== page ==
Atrial fibrillation (AFib), is a kind of abnormal heart rhythm or arrhythmia. Normally, a specific group of cells begin the signal to start your heartbeat. During AFib, the signal to start the heartbeat is disorganized. This causes the atria (upper chambers of the heart) to quiver or “fibrillate."
The quivering atria can lead to blood pooling, which increases the risk of forming blood clots. These clots can then travel to the brain and cause a a stroke. This is why AFib significantly increases the risk for stroke.
Afib Treatment Options
Treatment initially may involve controlling the rapid heart rate associated with Afib, either with medications that slow the ventricular rate down, or by converting the Afib back to a normal rhythm with medications or an electrical shock (a procedure called cardioversion).
After conversion of AF to a normal rhythm, the patient may need to be treated indefinitely with antiarrhythmic medication(s) to maintain the normal rhythm. If a patient prefers not to take medications long-term, or if medications fail to prevent recurrence of Afib or cause intolerable side effects, we can perform a catheter ablation procedure to target the triggering beats of Afib. This is called pulmonary vein isolation ablation procedure or “Afib ablation.”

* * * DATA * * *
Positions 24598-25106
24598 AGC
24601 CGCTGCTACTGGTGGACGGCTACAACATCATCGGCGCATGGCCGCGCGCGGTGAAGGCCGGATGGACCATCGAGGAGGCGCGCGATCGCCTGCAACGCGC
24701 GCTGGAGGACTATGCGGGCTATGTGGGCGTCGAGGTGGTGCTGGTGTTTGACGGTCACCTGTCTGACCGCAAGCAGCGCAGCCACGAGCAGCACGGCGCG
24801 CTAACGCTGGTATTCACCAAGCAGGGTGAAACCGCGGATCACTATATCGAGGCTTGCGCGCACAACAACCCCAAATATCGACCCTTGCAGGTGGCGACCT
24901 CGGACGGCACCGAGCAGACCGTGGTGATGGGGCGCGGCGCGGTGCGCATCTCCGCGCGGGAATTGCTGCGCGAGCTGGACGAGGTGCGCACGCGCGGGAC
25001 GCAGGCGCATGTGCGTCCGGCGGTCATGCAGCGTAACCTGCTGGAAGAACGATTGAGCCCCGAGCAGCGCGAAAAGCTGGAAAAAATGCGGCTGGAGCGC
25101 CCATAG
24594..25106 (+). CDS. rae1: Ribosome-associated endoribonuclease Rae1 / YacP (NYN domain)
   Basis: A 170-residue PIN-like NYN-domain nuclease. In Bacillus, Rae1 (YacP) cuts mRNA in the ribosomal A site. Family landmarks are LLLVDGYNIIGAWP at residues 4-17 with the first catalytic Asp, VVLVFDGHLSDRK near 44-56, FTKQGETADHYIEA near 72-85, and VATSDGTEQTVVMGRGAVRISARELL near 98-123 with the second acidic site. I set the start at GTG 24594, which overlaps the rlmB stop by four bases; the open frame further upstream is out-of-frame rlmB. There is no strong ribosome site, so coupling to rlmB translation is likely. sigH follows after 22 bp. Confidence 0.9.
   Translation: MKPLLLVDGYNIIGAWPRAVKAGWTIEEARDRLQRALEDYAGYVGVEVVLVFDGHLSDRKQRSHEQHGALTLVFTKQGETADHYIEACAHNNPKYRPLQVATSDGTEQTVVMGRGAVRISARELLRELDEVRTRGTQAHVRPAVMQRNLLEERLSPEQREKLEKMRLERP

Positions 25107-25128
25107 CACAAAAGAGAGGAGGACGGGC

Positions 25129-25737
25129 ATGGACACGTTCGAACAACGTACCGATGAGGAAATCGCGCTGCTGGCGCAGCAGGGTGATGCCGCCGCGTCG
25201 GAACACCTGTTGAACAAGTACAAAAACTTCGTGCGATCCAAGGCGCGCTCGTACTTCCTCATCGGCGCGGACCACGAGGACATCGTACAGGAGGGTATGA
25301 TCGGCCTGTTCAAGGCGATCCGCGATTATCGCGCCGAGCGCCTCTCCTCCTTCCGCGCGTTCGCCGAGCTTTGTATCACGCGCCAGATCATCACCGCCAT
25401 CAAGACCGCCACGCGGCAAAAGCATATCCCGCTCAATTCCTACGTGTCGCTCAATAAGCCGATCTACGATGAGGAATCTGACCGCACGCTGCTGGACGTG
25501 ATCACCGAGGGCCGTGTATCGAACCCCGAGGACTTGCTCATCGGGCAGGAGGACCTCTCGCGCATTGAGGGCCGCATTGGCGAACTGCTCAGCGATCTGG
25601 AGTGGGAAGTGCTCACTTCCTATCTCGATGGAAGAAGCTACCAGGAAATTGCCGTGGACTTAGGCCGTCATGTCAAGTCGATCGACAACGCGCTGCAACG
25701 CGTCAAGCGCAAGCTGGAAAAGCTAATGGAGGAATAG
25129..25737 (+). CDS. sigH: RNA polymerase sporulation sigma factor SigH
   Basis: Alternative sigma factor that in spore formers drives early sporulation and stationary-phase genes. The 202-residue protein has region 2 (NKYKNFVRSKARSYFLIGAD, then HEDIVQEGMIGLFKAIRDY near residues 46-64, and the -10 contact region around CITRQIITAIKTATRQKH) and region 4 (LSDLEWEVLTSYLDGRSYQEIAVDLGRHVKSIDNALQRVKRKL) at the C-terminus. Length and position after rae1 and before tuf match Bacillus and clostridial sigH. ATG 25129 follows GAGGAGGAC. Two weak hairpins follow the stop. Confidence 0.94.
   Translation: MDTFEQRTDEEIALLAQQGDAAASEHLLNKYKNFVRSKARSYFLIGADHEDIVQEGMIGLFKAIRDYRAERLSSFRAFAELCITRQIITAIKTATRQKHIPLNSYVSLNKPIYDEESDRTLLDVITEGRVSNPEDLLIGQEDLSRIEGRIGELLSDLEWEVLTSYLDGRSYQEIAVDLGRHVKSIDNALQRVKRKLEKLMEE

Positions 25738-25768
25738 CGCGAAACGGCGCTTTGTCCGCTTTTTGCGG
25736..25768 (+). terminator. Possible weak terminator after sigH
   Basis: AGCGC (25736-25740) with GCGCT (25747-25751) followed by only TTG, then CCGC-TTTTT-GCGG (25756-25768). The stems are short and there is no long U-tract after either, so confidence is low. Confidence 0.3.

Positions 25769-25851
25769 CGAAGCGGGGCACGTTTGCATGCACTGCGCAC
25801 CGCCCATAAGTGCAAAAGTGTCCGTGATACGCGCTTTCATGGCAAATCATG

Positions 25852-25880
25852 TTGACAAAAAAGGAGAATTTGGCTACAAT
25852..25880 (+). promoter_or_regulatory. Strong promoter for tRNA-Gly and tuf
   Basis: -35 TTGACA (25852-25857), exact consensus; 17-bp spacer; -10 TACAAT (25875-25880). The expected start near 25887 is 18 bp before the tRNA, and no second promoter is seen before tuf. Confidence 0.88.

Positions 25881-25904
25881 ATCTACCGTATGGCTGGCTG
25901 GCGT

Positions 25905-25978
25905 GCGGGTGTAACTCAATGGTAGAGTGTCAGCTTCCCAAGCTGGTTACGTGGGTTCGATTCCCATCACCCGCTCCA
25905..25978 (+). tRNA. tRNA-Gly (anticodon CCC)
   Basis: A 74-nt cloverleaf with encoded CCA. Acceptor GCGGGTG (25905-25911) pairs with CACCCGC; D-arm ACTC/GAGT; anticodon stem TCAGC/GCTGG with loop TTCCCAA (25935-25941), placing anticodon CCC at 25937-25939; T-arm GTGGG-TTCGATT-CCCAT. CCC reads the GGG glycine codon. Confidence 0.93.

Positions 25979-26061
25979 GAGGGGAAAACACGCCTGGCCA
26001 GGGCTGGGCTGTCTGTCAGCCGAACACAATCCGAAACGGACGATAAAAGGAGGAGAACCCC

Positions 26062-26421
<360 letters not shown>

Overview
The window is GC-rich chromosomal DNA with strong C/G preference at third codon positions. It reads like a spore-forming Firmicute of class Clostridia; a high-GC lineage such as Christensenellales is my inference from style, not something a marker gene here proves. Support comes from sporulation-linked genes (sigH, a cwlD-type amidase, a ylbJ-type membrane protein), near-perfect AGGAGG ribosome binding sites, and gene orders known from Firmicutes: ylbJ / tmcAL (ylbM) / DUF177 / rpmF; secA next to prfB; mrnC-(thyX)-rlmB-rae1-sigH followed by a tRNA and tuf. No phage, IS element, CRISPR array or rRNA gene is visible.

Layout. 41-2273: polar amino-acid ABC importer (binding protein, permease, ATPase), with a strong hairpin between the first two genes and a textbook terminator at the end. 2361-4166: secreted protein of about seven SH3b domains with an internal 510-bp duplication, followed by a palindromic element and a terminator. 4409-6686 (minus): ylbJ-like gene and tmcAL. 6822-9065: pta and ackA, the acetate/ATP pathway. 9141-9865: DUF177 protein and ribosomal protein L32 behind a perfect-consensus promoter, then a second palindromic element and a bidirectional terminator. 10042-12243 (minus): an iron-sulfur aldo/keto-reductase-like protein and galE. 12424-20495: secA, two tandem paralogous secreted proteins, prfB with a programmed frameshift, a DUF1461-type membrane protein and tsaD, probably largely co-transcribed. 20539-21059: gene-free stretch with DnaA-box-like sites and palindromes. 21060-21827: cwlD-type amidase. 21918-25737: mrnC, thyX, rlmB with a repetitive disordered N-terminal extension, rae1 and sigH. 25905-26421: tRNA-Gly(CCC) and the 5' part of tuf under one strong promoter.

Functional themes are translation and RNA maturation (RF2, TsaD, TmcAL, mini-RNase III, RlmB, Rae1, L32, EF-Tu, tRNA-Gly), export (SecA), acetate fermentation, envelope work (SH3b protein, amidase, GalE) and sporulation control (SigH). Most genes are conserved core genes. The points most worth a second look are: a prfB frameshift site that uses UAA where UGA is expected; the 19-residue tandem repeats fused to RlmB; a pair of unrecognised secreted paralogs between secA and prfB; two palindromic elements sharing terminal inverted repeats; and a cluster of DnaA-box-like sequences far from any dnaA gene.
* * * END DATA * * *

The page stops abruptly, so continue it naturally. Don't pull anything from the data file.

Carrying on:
If medications and/or Afib ablation fail to prevent recurrence of Afib, and if the patient has Afib symptoms or the heart rate cannot be controlled with medication, we may perform an ablation of the AV node connecting the upper and lower chambers of the heart. However, AV node ablation (in contrast to an “Afib ablation”) requires implantation of a pacemaker either before or immediately following the ablation.
Stroke Prevention for Patients with Afib
Blood thinners such as Coumadin (warfarin) or the non-vitamin K antagonist oral anticoagulants (such as Xarelto, Eliquis, Pradaxa, or Savaysa) are usually the first treatments used to minimize the risk for stroke. UC San Diego Health offers an
Anticoagulation Clinic where physicians and pharmacists help patients monitor and manage their treatment with warfarin or other anticoagulants.
When blood thinners are not the ideal solution, we can reduce stroke risk by performing a left atrial appendage occlusion (LAAO).